Android users are less loyal than iOS when it comes to gaming, according market intelligence platform Priori Data.
Speaking at Digital Dragons in Kraków this week, director of business development Ben Nolan outlined the emerging mobile gaming trends in 2018.
By calculating what percentage of monthly active users are also daily active users, Priori Data was able to extrapolate "stickiness" of users across both platforms.
For Google Play, it's a fairly consistent 15 per cent across all categories, except educational games where 'stickiness' is only around four per cent. (Larger graph)
While iOS users are more loyal Android users, "they're still not sticking around that long" says Nolan, highlighting a peak of around 21 per cent of users for word games and a low point of around 15 per cent for adventure games. (Larger graph)
Considering the year-on-year download growth of different categories in Q1 2018, Nolan also highlighted another noteworthy difference between iOS and Google Play.
The music games category is up by nearly 60 per cent on Google Play, followed closely by board games at 50 per cent. The only categories to show a decline were sports, casino, strategy, and card.
However, this was not necessarily reflected in where people are spending their money, with music and word games ranking among the lowest user spend on the platform.
In fact, the only category to see major revenue growth so far this year on iOS was adventure games, accompanied by a slight uptick in the puzzle games sector.
Simulation, card and arcade games all remained flat, while there were steep declines in all other categories. The largest drops in revenue were felt in the dice, educational and trivia categories, with the former almost 100 per cent down year-on-year. (Larger graph)
In contrast, Google Play's revenues for the year thus far have risen in all but three categories. Casual games showed the most improvement - up more than 50 per cent year-on-year - followed by word and trivia games.
Card, action and strategy games all generated less revenue across January to April 2018 than they did during the same period last year. While card and action game revenues saw declines of less than 10 per cent, strategy took the biggest hit at almost 40 per cent. (Larger Graph)
Download growth on iOS is markedly lower, even among the top categories, with word and arcade games seeing around a 25 and 20 per cent growth respectively.
In total, 12 out of the 18 categories saw a drop in downloads for Q1 2018 compared to the same period last year, ranging from around a one per cent reduction in puzzle games to well over 90 per cent in the dice game category.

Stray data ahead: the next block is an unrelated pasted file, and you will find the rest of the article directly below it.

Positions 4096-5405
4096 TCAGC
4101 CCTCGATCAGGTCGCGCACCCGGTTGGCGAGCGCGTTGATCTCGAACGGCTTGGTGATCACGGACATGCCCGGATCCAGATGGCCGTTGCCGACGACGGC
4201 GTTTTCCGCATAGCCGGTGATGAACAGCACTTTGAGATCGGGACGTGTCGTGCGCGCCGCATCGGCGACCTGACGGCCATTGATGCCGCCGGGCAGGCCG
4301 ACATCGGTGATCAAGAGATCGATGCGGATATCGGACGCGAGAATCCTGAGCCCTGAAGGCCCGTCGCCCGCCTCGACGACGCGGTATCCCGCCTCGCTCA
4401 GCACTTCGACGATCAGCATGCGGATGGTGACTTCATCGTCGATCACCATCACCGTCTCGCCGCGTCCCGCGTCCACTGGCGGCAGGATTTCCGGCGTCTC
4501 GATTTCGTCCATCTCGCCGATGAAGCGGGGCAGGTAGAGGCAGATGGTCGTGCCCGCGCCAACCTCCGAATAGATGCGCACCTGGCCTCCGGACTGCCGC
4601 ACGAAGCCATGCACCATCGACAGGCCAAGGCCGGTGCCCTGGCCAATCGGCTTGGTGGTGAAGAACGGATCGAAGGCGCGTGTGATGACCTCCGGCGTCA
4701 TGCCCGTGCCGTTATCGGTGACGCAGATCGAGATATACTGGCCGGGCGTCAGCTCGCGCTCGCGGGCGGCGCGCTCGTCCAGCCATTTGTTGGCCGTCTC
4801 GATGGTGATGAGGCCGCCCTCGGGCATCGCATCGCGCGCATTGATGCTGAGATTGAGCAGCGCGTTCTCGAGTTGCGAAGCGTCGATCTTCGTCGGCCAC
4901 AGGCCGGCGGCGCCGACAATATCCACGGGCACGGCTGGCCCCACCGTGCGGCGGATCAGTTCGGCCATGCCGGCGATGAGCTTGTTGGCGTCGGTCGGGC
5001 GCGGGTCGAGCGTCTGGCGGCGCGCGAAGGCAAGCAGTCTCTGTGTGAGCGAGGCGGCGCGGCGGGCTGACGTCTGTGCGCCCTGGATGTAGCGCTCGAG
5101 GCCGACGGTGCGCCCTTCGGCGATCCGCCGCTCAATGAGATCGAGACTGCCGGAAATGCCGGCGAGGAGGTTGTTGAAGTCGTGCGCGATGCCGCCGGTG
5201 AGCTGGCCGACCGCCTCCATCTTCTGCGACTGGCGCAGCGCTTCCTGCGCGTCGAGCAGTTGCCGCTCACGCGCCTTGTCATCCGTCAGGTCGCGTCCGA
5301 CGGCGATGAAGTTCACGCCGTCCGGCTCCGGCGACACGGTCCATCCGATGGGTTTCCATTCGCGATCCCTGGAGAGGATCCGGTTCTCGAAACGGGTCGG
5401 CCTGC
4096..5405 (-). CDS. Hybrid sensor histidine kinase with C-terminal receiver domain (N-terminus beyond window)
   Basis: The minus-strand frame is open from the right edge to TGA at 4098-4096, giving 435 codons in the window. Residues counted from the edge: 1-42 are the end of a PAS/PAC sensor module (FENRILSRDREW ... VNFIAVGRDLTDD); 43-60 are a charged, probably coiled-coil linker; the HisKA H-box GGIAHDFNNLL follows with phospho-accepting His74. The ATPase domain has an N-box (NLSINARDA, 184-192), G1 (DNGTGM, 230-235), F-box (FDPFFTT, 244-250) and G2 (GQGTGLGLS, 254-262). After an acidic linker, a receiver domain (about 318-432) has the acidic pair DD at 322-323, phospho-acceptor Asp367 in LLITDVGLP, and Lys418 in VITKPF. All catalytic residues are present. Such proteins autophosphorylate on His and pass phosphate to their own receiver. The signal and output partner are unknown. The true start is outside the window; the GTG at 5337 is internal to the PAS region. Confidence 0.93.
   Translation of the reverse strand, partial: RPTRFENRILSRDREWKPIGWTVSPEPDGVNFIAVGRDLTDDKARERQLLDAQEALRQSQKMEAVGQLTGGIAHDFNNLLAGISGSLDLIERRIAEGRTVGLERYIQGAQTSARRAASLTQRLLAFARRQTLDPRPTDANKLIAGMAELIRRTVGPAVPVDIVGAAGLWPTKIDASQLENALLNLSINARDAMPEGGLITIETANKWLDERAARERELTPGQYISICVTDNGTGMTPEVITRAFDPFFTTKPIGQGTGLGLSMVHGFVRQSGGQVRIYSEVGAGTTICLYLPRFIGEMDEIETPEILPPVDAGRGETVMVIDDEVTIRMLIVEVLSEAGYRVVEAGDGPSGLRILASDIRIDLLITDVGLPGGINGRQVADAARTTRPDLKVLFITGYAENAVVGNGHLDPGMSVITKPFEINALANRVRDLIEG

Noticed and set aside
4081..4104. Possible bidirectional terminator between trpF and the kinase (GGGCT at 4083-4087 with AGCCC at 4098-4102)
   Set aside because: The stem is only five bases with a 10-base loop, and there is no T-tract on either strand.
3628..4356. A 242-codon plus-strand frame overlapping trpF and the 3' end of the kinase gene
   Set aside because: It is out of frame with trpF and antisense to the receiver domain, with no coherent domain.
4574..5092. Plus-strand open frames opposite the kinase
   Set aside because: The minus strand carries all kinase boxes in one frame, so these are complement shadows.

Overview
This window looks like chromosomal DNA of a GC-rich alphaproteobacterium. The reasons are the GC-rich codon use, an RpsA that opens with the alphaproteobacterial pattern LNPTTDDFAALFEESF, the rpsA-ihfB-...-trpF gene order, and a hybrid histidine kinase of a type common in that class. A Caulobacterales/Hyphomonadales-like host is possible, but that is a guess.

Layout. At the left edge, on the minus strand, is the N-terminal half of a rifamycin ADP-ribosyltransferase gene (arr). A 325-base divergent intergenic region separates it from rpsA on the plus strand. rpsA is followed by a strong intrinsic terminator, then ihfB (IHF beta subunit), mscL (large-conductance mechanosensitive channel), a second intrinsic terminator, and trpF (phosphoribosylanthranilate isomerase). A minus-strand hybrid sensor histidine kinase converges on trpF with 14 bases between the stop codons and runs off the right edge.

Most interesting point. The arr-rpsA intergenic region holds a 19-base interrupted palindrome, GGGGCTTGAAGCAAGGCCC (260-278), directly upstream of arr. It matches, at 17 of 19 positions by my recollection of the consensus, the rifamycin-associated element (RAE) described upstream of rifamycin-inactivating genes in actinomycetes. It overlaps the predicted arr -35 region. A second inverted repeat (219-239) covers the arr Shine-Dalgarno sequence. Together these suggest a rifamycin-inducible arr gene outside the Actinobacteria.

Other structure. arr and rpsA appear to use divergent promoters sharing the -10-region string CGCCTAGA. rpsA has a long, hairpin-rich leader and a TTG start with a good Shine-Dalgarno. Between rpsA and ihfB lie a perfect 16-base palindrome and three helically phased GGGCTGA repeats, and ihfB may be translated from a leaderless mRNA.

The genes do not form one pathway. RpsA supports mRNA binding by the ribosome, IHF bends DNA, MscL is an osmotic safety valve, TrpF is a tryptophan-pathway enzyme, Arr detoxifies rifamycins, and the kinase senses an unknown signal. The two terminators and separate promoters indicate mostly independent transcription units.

Again, despite the category growth on iOS, word and arcade were among the lowest earners, with RPG and action games -- accompanied by a modest download growth -- topping the list.
Meanwhile, esports is one of the biggest trends according to Priori Data, driven by ready availability affordable high-end mobile devices. Citing Newzoo data, Nolan noted the rapid increase in esports viewers from 150 million in 2015, to 191 million in 2017, with a projected growth to 286 million by 2021.
"We haven't seen this sort of growth in the ecosystem for a long time, so this represents a huge opportunity for people who can tap into it," said Nolan.
Considering the meteoric rise of battle royale, however, it's growth is a less prominent trend than it appears at face value; with 60 per cent of the market occupied by only two games, there is no real competition suggested Nolan.
"People love it but it doesn't seem like it's really a trend that has worked for developers," he said.
Similarly, the enthusiasm from investors around augmented and virtual reality isn't necessarily reflected by user numbers.
"News recently of ridiculous investments going in recently, with crazy money hitting the floor... but I'm not sure as many people are playing it as would warrant that amount of investment," said Nolan.
Finally, the rise of ad revenue was of particular note, with Nolan referring to the recent success enjoyed by Space Ape which saw a huge spike without cannibalising its IAP revenue.
"That's probably the most aggressive ad/IAP split that I've seen and it's pretty amazing," said Nolan. "Part of the reason we can do that is we don't have to show shit ads anymore.
"You have good video ad opportunities and consumers are starting to get the fact that interacting with an ad is not necessarily something annoying. Everyone grows up with TV right? You're used to interacting with ads, and they don't have to be annoying."
GamesIndustry.biz is an official media partner for Digital Dragons 2018. The organisers have paid for our travel and accommodation.